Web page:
Two different youth work programs are before the Montgomery County Council for possible funding in next year's budget.
Several members voiced support at a council meeting May 14 for reinstating the Conservation Corps, a county program that educates and trains high school dropouts. The program has been inactive for 18 months due to budget cuts, said Uma Ahluwalia, director of Health and Human Services.
“I have followed Conservation Corps for many, many years,” said Council member Phil Andrews (D-Dist 3) “There’s nothing else like it in the country.”
At a government cost of $20,000 per participant, corps members receive GED training and gain work experience by performing labor.
Andrews said the program serves the “most vulnerable youth” in the county, with many of corps members being part of the court system, formerly incarcerated, in foster care or a recipient of some kind of public assistance.
At-Large Councilmember Nancy Floreen and Andrews moved to allocate $500,000 in the health and human services department budget for the corps.
Councilmember Craig Rice (D-Dist 2) justfied the per-person expense of the program.
“It costs us at least $30,000 to incarcerate someone,” he said. “I know the costs associated with Conservation Corps are high; I think that the social costs are even higher.”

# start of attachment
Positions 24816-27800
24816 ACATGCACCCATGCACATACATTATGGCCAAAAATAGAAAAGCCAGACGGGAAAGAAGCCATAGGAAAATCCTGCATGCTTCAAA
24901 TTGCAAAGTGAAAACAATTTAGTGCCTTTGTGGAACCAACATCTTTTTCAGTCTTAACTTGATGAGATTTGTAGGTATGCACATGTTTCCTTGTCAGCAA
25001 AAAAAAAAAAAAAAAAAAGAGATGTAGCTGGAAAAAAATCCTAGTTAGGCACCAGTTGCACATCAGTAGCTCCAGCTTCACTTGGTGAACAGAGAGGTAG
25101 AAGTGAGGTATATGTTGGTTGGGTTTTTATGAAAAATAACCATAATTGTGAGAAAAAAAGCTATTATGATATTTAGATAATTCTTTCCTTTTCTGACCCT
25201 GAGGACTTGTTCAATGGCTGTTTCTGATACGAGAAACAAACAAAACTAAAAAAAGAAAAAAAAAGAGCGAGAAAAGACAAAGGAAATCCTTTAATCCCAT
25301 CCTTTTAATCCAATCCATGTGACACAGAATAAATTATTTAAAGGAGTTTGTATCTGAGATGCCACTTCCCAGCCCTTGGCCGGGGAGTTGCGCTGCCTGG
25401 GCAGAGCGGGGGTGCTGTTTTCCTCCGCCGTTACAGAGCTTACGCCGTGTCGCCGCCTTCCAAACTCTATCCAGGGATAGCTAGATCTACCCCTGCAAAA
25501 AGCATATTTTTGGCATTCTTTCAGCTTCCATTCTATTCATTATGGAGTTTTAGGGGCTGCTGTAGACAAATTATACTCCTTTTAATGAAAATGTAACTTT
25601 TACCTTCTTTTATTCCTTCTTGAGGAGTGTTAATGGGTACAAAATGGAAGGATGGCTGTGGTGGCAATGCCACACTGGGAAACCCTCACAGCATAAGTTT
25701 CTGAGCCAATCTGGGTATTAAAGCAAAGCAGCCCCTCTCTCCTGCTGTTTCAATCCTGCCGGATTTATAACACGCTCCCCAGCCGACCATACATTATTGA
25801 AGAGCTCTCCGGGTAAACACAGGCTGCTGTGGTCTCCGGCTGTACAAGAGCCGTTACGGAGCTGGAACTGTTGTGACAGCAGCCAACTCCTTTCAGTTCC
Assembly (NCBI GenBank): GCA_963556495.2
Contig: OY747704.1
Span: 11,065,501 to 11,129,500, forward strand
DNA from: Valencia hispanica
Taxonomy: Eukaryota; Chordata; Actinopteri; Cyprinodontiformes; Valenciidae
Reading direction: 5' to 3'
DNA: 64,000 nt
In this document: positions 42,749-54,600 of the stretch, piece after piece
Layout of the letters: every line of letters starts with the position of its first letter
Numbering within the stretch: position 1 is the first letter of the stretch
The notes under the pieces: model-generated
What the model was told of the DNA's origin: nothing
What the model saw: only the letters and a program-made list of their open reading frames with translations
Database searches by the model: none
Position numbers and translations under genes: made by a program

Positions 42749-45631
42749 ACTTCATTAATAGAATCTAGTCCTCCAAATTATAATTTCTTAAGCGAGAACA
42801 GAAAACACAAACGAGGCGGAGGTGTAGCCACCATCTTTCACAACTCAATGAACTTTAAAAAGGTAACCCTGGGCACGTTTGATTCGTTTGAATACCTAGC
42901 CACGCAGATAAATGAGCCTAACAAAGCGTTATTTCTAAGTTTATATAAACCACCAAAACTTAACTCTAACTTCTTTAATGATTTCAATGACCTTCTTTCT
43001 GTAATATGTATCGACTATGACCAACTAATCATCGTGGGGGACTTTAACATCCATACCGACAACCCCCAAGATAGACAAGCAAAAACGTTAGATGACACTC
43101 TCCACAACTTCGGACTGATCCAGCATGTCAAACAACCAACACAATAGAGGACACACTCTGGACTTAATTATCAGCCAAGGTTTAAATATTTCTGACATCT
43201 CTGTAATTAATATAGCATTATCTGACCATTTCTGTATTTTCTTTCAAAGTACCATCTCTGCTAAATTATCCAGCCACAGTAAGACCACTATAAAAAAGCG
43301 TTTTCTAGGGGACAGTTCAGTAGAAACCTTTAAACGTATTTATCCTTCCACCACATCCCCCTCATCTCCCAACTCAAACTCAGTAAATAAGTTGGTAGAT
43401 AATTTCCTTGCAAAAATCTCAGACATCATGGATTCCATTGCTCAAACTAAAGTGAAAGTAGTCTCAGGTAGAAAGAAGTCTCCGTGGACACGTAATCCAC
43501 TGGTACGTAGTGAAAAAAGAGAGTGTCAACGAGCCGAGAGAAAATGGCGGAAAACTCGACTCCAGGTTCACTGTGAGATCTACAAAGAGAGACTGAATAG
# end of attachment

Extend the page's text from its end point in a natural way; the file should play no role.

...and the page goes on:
Rice said the county currently pays private contractors for work that he said corps members could do, like power washing a bus facility on Clopper Road in Germantown.
Councilmember George Leventhal (D-At Large) said if the corps were reinstated, it would not be as simple as hiring corps members instead of private contractors.
“Kids need to be trained,” he said. “To say we have this universe of unskilled people and we have jobs that need to be provided by semi-skilled people—those two things just aren’t in sync.”
Both Councilmembers Marc Elrich (D-At Large) and Hans Riemer (D-At Large) supported funding for the corps and for STEP, or student/youth employment program, an initiative proposed by County Executive Isiah Leggett (D).
STEP would cost taxpayers $315,296 and serve 60 students ages 16 to 19 for the first year. The program will provide training, a minimum wage stipend and landscaping or support jobs within the recreation department for local high school students.
“One of the things we hear from young people all the time is that ‘we have nothing to do over the summer. We have no jobs. We have no prospects for jobs because all of the jobs that were once available to young people are now going to adults that need second jobs,” said Councilmember Valerie Ervin (D-Dist 5), who moved to put the line item back into the recreation department’s budget after a committee voted to push the program to the reconciliation list.
Councilmember Nancy Navarro (D-Dist 4) seconded Ervin’s motion, calling the program a “down payment on a very important component, which is preparing youth and providing opportunities.”
The full council will take a straw vote Thursday, April 17, on the county’s budget and final action will take place the following Thursday, April 24.